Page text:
If they’re more fluent in your native language than you are in theirs, they’ll be a particularly useful teacher. Take advantage of that and ask questions like:
- How do I say [English word] in [your target language]?
- How do I translate [English phrase] in [your target language]?
- Do you know how to say [English word/phrase] in [your target language?]
Oftentimes they’ll know, and if they don’t, they’ll normally help you figure it out. After all, it’ll be useful for them to know as well.
2. Start with short conversations
Understandably, speaking and listening to a foreign language can take a toll on your brain’s mental power. Particularly if you’re exchange partner speaks more in their native language than in yours.
Language exchange is meant to be educational and enjoyable. Once you feel yourself fatiguing it’s totally okay to end the conversation.
If you’re still at a lower level of proficiency, the longer the conversation goes on the more likely you’ll delve into vocabulary you haven’t learned yet.
So as a general rule of thumb: gradually increase the call lengths as your proficiency in the language increases.
Your partner is a partner. Not a teacher (unless they state otherwise) and you shouldn’t expect them to teach you the language.
They’re there for you to practice the language. It’s not fair to expect them to offer translations for everything.
Even just ten minutes is enough to assess your speaking and listening skills.
Recognizing your own limitations is key to reducing the overwhelm that typically accompanies language exchanges.
3. Have a way to send text messages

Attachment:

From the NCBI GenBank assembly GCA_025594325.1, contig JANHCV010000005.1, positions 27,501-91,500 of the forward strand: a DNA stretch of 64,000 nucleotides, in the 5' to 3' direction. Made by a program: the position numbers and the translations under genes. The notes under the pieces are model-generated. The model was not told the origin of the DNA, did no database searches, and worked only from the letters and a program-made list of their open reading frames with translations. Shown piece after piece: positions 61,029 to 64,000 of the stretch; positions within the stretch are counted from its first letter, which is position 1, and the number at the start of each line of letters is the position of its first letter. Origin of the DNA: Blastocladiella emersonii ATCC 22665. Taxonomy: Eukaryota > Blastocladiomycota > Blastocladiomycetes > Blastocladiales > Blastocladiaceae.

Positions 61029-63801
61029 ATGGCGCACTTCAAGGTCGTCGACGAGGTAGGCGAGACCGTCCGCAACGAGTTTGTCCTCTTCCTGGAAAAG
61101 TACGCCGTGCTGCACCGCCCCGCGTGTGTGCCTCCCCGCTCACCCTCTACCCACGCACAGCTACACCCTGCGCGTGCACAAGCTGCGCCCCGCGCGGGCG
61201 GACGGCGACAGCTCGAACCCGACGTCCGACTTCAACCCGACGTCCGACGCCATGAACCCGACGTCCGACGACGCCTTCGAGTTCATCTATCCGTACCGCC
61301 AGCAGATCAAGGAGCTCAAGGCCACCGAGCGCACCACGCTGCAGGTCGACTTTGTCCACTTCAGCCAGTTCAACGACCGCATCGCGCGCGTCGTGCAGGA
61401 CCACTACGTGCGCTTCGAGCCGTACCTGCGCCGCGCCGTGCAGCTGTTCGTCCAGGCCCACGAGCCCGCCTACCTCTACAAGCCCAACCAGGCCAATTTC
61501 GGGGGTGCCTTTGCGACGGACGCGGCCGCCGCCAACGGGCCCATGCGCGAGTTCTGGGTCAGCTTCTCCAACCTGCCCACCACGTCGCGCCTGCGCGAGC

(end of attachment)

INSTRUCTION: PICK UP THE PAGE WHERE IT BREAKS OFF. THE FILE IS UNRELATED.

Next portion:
Let’s be real– speaking and listening to a foreign language can quickly become overwhelming. Particularly when your partner likes to speak at the speed of light.
So after you’ve asked them to repeat themselves and slow down, and you still can’t understand what the heck they’re saying… ask them to write it down.
Lots of language learners are better at reading than listening so you may be able to understand what they said in written form.
Once you see it written down, you’ll likely see words that you know. You may even be able to use context to figure out the rest of the sentence. There might even be cognates that sound totally different when squished into a phrase.
For the ultimate learning experience, ask your partner to write what they’re saying down before asking them to translate into English. (Afterall, there’s a chance they may not even be able to!)
However, even if you can’t, there are plenty of translation tools that can. If you met your partner through a language exchange application — like Italki, HelloTalk, or Lingbe — there’s even built-in text translation features.
However, if you use everyday apps like Whatsapp, Facebook, or imessages, you can easily copy a text message and paste it into Google Translate. (Check out this article on the right way to use Google Translate!)
And if you’re communicating with your partner on a desktop, Google Translate’s Chrome extension instantly translates any text you “highlight.” Pretty nifty, if you ask me.
4. Have a translation tool ready (preferably with audio features)